One way to combat this argument is to look at the market rate. Doing so gives you talking points to help families understand why you’re listing specific rates. Check out these pricing recommendations using data from 8/1/2022 to 7/31/2023. Recommendation ranges are based on the prices of enrollments during the specified period.
Remember, you are selling the value of convenience when offering classes online. They do not have to drive anywhere or clean up their home. Instead, their learner logs onto the Outschool platform and heads straight into their online class. The benefit of learning from home or on the go is definitely a selling point!
Misunderstanding #4: More learners = more profit
Does having more learners in your class mean more money? Sometimes. However, looking at the numbers, you can see that is not always the case. Let’s say you set a goal to make $150 (before Outschool’s 30% fee) for each hour you teach on Outschool.
If you offer an hour-long class for $15 per learner, you could make $150 if 10 learners enrolled.
Now, if you increased your price to $25 per learner for an hour-long class, you would only need 6 learners to make $150. Any additional learners over that initial 6 would be above and beyond your goal.
When you include the time you’re spending outside of the classroom (see misunderstanding #2), you’re benefiting from having fewer learners in class and probably making the class experience more engaging as well.
When raising the price of your classes, consider lowering the amount of learners you allow per class. This does two things:
- Creates a sense of value – families perceive that with the smaller class size, you have more time to provide individualized attention.
- Creates a sense of urgency – families must sign up before all the spots are gone.
But don’t let families guess your goals! Like the pricing breakdown mentioned above, use the class description to express your reasons for having a smaller class size. Show off all of your credentials, certifications, and anything else that provides additional proof backing up why you offer high-cost, low educator-leaner ratios.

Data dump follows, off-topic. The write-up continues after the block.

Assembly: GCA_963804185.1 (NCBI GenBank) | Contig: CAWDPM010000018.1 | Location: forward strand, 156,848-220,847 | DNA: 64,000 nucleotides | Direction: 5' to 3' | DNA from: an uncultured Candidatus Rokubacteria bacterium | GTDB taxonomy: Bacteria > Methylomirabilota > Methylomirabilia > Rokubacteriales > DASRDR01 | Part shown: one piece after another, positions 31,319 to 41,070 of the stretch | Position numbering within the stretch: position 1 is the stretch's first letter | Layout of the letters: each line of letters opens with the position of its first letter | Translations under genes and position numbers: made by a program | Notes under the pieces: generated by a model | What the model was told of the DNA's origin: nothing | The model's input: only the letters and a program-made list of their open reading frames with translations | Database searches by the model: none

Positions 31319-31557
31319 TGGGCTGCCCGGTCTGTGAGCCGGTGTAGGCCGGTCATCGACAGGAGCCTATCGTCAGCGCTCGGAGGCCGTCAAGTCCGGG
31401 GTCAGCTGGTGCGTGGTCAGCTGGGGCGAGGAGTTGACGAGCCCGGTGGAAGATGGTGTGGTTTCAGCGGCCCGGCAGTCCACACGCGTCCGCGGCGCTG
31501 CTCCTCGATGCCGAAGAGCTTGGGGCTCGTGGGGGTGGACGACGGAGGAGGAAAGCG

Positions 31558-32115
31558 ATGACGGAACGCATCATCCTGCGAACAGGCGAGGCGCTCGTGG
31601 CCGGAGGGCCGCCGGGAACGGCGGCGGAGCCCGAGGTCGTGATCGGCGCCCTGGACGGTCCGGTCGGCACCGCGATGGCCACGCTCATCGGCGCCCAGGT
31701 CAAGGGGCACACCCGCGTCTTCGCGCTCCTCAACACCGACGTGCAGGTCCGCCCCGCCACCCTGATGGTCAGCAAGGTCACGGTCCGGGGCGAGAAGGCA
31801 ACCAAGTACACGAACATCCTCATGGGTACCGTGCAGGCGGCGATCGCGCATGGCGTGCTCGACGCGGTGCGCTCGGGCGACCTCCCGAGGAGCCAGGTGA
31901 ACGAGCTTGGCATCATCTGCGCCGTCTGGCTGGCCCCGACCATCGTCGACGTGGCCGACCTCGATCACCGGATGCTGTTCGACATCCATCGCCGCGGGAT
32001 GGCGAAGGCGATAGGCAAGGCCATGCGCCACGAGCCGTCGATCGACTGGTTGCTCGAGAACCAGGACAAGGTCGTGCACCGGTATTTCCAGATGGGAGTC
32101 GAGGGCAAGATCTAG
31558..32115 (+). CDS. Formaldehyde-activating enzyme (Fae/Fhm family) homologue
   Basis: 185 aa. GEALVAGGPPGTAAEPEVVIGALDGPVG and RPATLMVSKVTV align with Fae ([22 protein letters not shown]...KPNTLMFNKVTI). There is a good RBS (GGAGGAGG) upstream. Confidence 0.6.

Misunderstanding #5: Increasing prices will lower enrollments
A common topic on the Facebook HUB, Outschool’s teacher community group, is understandably about the worries behind raising prices. The arguments include families not being able to afford a class to pricing themselves out of the market, but that’s just not true.
According to Outschool’s research (found in the Winter 2023 Educator Outlook), 40% of enrollments last fall fell within the $21 – $40 price per hour range. Not only that, but one study conducted by the Outschool team learned that enrollments for 1-on-1 classes in May 2023 occurred for classes priced between $45 – $70 per hour. Believe it or not, 1-on-1 classes priced below $45 per hour had a significant decrease in enrollments.
Set your prices so that you’re reaching families willing to pay a higher price, but give an option for those who cannot. In your educator profile or the class description, consider creating a note to families letting them know that you have options available to meet their needs.
Don’t forget that different states have different opportunities which allow learners to take higher-priced classes. Between charter school vouchers, ESAs, and homeschool credits, you may reach a whole new group of learners than before.
The important thing to remember is that families care about how much value you offer and can contribute to their learner’s experience. Focus on showcasing your strengths while clearing up any misconceptions, and you’ve got a game-winning plan.
For more insights on how to grow your online teaching business, be sure to check out Outschool’s Educator Library.